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iPython History Cheat Sheet by

Describes iPython history
python     ipython

History flags summar­ized.

Flags for the history command

hist -n -- print line numbers
hist -g -- print history for your past sessions (not just the current one)

hist -f filena­ -- writes history lines to filena­
hist -l 10 -- will limit output to last 10 lines
hist -g timeit -- will filter lines that contain the string "­tim­eit­"
hist -u -g timeit -- same as filter, but will only print unique lines
hist -o -n -- also print outputs

Note:T­yping histo­ry?? in iPython will give you similar info.

Previous iPython sessions

Synt­ax:­hist -n ~1/

hist -n ~1/20 - means one session back, and 20th input line
hist -n ~2/20 - means two sessions back, and 20th input line

Using hist -n 20 (i.e. without the ~ sign) defaults to the current ipython session.

Re-execute a history line

Synt­ax:­rerun <hi­story refere­nce­>
rerun 20 will execute line 20 of the current session
rerun ~1/20 will execute line 20 of the previous session
rerun 88-90 will execute lines 88,89, 90 of history

Recalling input history (for inline editing)

Synt­ax:­recall <hi­story refere­nce­>
1. recall 42 -- will recall line 42, and give you the prompt for editing
2. recall myfunc -- will recall the most recent line containing myfunc, withe the same effect.

Hitting enter after the edit will execute.

Saving history to a file

Synt­ax:­save filena­ <hi­story refere­nce­> mymodu­ 22-40 25 -- Saves lines 22-40, 25 to file mymodu­ -a -- will append

Grepping or filtering history lines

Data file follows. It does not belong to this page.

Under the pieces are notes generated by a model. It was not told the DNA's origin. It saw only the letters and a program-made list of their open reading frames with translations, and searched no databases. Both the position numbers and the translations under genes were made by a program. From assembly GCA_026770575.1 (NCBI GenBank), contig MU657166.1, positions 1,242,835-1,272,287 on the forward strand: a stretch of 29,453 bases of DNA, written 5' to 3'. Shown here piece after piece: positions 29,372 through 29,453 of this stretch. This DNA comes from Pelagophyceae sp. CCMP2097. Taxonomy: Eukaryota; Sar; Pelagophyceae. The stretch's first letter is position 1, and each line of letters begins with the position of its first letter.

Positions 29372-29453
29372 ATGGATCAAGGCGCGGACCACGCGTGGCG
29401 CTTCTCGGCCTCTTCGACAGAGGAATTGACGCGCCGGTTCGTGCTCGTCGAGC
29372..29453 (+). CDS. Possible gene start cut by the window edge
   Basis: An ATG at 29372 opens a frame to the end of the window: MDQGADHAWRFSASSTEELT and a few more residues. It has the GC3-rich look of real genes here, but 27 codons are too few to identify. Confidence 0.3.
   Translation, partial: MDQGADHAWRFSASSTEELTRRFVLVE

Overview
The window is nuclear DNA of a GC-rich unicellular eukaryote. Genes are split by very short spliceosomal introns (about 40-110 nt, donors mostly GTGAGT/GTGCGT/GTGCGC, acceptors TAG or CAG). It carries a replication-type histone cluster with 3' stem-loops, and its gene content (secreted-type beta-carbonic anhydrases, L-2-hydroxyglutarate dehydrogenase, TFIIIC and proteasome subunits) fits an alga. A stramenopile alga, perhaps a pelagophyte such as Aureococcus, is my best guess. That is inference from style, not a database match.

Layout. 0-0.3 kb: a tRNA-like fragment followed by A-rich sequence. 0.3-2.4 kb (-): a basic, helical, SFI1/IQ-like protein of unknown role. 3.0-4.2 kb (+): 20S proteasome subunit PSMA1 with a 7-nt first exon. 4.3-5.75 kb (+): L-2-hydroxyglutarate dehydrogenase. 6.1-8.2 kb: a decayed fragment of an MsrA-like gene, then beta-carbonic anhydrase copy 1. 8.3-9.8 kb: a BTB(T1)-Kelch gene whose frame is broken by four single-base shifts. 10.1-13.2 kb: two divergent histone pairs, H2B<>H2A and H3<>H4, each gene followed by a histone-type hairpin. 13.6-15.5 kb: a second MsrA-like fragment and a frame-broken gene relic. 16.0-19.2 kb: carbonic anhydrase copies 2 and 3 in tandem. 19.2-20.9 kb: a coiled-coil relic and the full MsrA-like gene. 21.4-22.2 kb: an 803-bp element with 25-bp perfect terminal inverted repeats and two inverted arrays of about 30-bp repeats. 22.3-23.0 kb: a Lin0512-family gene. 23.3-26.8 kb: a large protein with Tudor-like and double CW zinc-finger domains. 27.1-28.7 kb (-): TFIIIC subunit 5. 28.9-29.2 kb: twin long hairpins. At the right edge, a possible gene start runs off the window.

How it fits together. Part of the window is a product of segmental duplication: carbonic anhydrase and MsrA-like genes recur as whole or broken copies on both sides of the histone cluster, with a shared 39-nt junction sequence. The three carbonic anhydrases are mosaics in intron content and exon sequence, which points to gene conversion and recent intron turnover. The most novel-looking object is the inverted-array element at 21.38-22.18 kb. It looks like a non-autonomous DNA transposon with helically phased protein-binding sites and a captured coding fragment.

Synt­ax:­hist -g <reg exp>
hist -g func1 -- will list all history lines containing "­fun­c1"
hist -gn func1 -- same thing. adds line numbers

Editing history in an editor

Syntax: edit <hi­story refere­nce­>
edit 24 28 47 - loads the lines in order, in your configured ipython editor

Output history editing via the "­_oh­" variable

Summary : Ipython allows you to edit both your past inputs, as well as past command outputs - so you if you want to avoid retyping this is handy. The built-in list variable "­_oh­" contains all your output history.

Syntax : "edit _oh[<l­ine-num of output histor­y>]­"

use "edit _oh[16­5]" to open output line 165 in your editor.

Example --
In [ 165 ] : def myfunc():
print "­hel­lo"
In [200] : edit 165 # opens line 165 in editor we made changes to that func w/o saving it to a file
out[200]: def myfunc()\n print "­hel­lo" \n
In [210]: edit _oh[200] # loads the func in editor
Use "edit -x" in case you are editing non-code stuff (to prevent ) execution when you leave the editor.

Edit a function that you defined inline

Syntax : edit <fu­ncn­ame>

Example - An inline function is defined intera­cti­vely, and then edited.

In [1] : def myfunc()
print "­hel­lo"

In [2] edit myfunc

Create a macro from history

Use the %macro command to create a macro from multiple history lines.

Example (lines 10 and 11 ) from history are as follows :
10: x=1
11: somefu­nc(x)

You can create a macro as follows :

In [20]: %macro my_macro 10-11

Now typing my_macro will execute those lines.

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Andy Baker Andy Baker, 18:49 10 Aug 15

I came looking for how to list all history (including previous sessions).

Maybe add the answer?:

%history -g


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